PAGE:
Hyperthyroidism is essentially the opposite of hypothyroidism. Also known as overactive thyroid, this medical condition is when there is too much thyroid hormone being produced and dumped into the bloodstream.

Because there are so many varying symptoms that are also associated with other common diseases, it can be difficult to obtain a diagnosis of hyperthyroidism. Additionally, in cases of individuals with hyperthyroidism, they may not experience many symptoms, but a blood test ordered by your physician will indicate whether or not you have a thyroid disorder.

The symptoms associated with this condition include:

  • Weight Loss
  • Heat Intolerance
  • Anxiety
  • Sore or scratchy eyes
  • Hand tremors
  • Rapid Heartrate
  • Irregular heart rate
  • Thinning skin
  • Sleep Disorders
  • Muscle Weakness
  • Brittle, thinning hair

Fortunately, just as with hypothyroidism, this condition can also be treated with medications that decrease the number of hormones the thyroid can produce. In more extreme cases, surgery to remove either part or all of the thyroid may be recommended by your physician.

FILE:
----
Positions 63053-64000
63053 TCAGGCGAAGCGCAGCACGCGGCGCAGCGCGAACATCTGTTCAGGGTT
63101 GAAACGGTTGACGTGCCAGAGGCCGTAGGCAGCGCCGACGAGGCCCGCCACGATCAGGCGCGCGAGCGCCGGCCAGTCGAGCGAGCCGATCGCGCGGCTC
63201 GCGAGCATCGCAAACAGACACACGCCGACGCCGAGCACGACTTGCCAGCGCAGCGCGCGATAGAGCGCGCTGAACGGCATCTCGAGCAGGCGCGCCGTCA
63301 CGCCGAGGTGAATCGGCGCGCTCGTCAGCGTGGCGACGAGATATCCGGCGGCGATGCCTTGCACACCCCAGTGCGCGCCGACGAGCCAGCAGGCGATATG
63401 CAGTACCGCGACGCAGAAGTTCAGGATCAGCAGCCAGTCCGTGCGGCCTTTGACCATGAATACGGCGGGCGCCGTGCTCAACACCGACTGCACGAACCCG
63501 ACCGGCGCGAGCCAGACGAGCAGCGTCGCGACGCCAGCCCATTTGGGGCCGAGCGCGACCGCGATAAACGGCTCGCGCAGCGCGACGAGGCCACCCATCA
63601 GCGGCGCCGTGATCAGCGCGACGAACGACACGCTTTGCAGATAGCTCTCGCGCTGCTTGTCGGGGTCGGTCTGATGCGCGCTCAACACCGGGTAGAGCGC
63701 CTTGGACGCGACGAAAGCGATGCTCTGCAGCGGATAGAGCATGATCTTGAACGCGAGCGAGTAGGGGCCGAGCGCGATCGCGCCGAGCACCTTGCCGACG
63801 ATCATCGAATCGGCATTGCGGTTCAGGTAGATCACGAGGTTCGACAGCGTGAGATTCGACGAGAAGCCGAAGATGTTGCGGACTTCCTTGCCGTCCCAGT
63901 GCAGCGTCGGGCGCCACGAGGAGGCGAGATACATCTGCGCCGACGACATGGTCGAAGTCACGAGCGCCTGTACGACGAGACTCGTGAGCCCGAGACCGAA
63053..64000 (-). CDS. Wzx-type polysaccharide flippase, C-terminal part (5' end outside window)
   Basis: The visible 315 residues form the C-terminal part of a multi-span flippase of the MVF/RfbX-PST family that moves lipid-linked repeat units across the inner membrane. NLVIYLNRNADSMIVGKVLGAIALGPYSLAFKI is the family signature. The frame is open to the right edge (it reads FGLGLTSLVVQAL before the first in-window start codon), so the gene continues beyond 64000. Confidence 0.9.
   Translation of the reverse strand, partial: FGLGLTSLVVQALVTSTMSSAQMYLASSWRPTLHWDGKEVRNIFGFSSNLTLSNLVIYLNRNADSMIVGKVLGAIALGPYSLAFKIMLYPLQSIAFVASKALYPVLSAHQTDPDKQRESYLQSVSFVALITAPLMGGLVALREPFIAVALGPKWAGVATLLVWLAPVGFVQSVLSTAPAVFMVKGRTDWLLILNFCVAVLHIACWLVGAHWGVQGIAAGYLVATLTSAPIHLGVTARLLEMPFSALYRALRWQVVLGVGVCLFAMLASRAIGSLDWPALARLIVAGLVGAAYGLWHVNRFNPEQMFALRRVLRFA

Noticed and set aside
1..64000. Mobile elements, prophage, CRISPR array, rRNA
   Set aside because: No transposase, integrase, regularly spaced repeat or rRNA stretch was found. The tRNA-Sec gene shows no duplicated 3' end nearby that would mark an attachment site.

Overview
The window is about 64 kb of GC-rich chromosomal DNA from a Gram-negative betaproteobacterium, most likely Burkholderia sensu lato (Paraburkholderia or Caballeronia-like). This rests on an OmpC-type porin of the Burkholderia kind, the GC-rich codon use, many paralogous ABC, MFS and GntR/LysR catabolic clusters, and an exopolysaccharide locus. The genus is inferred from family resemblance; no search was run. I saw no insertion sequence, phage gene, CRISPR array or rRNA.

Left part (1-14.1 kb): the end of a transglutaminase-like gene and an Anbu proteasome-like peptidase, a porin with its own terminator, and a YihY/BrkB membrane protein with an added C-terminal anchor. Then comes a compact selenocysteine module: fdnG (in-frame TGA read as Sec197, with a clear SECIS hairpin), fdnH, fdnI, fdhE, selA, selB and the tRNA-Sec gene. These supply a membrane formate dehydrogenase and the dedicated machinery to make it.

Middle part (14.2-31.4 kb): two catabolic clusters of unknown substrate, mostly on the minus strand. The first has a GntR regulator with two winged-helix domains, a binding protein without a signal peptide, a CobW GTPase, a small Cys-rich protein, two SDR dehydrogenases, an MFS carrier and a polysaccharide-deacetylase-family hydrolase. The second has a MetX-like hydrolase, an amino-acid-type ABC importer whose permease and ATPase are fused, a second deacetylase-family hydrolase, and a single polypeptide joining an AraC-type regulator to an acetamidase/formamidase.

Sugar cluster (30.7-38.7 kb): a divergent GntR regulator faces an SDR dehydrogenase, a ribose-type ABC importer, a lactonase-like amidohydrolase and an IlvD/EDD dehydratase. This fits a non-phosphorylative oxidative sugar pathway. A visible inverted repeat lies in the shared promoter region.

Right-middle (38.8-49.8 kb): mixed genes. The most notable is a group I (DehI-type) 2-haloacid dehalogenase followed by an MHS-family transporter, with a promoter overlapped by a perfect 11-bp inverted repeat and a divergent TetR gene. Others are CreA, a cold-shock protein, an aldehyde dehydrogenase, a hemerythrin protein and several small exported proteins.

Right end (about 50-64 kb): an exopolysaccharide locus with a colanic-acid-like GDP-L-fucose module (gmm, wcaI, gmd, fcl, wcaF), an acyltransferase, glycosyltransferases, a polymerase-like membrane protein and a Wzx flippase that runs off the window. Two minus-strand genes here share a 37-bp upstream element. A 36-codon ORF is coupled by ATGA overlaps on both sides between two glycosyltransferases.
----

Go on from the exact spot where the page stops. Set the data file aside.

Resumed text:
If this is the case, the patient will have to take hormone replacement medications for the rest of their life. It is very important to look into all of the available options and possibly get a second opinion before making that decision.

Intermittent fasting and thyroid function

Now the big question. How does intermittent fasting affect the thyroid and is it a good method for losing weight if you have a thyroid condition?

Intermittent fasting - artistic impression.

Intermittent fasting – artistic impression. Image credit: Kirill Tonkikh via Unsplash, free license